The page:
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What Is Gingivitis?

What Is Gingivitis?
Laughlin Dental
Hello, Pasadena! At Laughlin Dental, we're not just about teeth. We're about building lasting relationships with every patient who walks through our doors. Led by Dr. Lloyd Laughlin, our practice is dedicated to providing judgment-free, quality dental care that's accessible to everyone.
BY Laughlin Dental

Are you afraid that you may have gingivitis? Possibly heard of this gum condition and its consequences? If so, what is gingivitis, the gum problem affecting roughly half of all American adults, according to the Centers for Disease Control and Prevention? How can you prevent it?

What Is Gingivitis Exactly?

So, what is gingivitis? Specifically, it’s an inflammation of the gums, the earliest stage of gum disease. This stage is treatable if you catch gingivitis early.

Gingivitis comes from plaque. Plaque is the sticky film of bacteria covering your teeth and gums. However, you fight plaque twice each day when brushing your teeth and flossing. When you do not remove your plaque, it produces toxins that inflame your gums and cause gingivitis.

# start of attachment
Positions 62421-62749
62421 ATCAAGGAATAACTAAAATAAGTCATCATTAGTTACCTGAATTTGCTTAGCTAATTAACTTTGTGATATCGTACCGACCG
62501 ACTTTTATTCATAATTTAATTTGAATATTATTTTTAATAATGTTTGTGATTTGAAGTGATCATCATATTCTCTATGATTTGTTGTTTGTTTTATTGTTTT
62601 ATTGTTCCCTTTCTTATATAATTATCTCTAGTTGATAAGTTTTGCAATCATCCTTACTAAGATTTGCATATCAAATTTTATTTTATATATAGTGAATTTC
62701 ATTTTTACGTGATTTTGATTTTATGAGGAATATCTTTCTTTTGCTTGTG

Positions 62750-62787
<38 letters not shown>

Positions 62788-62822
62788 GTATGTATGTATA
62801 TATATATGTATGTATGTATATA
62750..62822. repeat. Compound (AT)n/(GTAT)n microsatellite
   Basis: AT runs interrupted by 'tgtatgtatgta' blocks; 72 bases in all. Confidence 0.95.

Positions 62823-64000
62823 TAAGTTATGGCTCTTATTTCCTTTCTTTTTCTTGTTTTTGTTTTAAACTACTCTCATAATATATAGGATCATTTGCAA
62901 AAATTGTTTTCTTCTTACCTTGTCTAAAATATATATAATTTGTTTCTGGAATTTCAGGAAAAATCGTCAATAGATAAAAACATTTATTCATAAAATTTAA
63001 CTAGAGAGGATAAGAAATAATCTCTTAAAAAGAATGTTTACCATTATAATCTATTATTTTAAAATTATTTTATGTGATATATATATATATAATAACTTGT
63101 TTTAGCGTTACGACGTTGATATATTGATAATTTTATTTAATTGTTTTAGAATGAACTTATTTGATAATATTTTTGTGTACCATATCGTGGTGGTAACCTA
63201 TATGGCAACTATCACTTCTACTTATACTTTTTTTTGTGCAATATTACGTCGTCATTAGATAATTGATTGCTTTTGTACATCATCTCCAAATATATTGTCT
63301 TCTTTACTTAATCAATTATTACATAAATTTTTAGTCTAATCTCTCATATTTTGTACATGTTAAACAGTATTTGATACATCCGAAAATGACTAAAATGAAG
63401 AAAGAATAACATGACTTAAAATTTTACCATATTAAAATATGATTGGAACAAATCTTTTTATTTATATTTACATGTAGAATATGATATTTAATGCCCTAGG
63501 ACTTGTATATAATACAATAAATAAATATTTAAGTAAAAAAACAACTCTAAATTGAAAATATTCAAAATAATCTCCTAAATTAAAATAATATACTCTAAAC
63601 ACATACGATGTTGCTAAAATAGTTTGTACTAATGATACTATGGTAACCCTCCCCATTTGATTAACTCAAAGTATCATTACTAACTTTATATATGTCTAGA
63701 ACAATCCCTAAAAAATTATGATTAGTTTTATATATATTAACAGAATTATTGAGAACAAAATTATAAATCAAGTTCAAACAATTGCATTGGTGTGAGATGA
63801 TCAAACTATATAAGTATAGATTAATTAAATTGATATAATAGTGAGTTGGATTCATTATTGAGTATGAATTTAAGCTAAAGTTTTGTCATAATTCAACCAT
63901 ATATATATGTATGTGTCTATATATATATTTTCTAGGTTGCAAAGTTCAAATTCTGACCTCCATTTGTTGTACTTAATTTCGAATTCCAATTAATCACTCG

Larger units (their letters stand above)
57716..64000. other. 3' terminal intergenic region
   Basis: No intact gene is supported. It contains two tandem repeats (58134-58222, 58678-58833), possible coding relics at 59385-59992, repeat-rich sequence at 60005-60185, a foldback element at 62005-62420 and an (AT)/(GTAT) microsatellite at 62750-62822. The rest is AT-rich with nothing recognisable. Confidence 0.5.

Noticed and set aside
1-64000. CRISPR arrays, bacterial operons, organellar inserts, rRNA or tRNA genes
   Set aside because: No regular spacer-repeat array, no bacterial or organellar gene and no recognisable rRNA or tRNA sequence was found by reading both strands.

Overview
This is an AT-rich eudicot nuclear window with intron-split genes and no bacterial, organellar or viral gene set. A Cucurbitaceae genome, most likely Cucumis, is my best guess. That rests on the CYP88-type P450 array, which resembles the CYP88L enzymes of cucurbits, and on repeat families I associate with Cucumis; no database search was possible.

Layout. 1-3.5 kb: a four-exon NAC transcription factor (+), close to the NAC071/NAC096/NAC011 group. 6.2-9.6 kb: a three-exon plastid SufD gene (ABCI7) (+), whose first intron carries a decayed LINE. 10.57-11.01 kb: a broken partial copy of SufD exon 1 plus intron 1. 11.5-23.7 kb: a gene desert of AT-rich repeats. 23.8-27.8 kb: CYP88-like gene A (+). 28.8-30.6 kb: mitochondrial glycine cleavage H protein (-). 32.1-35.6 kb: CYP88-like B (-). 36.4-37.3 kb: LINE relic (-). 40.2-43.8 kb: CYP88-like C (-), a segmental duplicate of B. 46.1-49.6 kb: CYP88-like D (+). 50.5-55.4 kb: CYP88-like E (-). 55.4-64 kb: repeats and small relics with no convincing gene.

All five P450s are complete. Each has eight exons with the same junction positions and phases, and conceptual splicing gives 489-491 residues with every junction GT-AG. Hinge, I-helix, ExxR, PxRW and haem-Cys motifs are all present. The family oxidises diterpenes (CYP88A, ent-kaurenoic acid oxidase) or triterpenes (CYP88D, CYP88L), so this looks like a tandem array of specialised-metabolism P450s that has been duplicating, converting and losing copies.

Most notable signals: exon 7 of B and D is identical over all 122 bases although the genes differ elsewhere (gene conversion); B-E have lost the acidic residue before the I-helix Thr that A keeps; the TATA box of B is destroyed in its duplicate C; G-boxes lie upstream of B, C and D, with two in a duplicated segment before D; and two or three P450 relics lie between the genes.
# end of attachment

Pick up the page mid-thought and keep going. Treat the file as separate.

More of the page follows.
This process is early in gum disease, and dentists can treat your condition. It does not yet affect your bones and connective tissues, so you have hope for reversing your gum problem before it causes greater damage. However, left untreated, you experience periodontitis and possibly permanent damage to your teeth and jaw.

Do I Have Gingivitis?

The early signs of gingivitis include red, tender and swollen gums. Moreover, sometimes these gums bleed during toothbrushing. Gingivitis also makes your gums recede or pull away from your teeth, making your teeth look longer. Your gums pull away from your teeth, forming pockets where plaque and other debris build-ups.

Preventing Gingivitis

Preventing gingivitis is possible. In fact, this starts with good oral hygiene. You also need regular professional cleanings. These dental office cleanings remove tartar; built-up plaque your toothbrush or routine oral care miss.

Prevent gingivitis by following basic practices, including:

  • Properly brushing your teeth twice daily to remove plaque and other debris
  • Properly flossing your teeth each day, also to remove plaque and debris
  • Quitting smoking or using other tobacco products
  • Visiting your dentist regularly for checkups and professional cleanings

These simple steps start in early childhood and continue throughout your life. However, proper brushing includes more than just the act of brushing your teeth. You also need to ensure you use an ADA recommended fluoride toothpaste. Ensure you use a toothbrush in good condition and replace your brush when needed.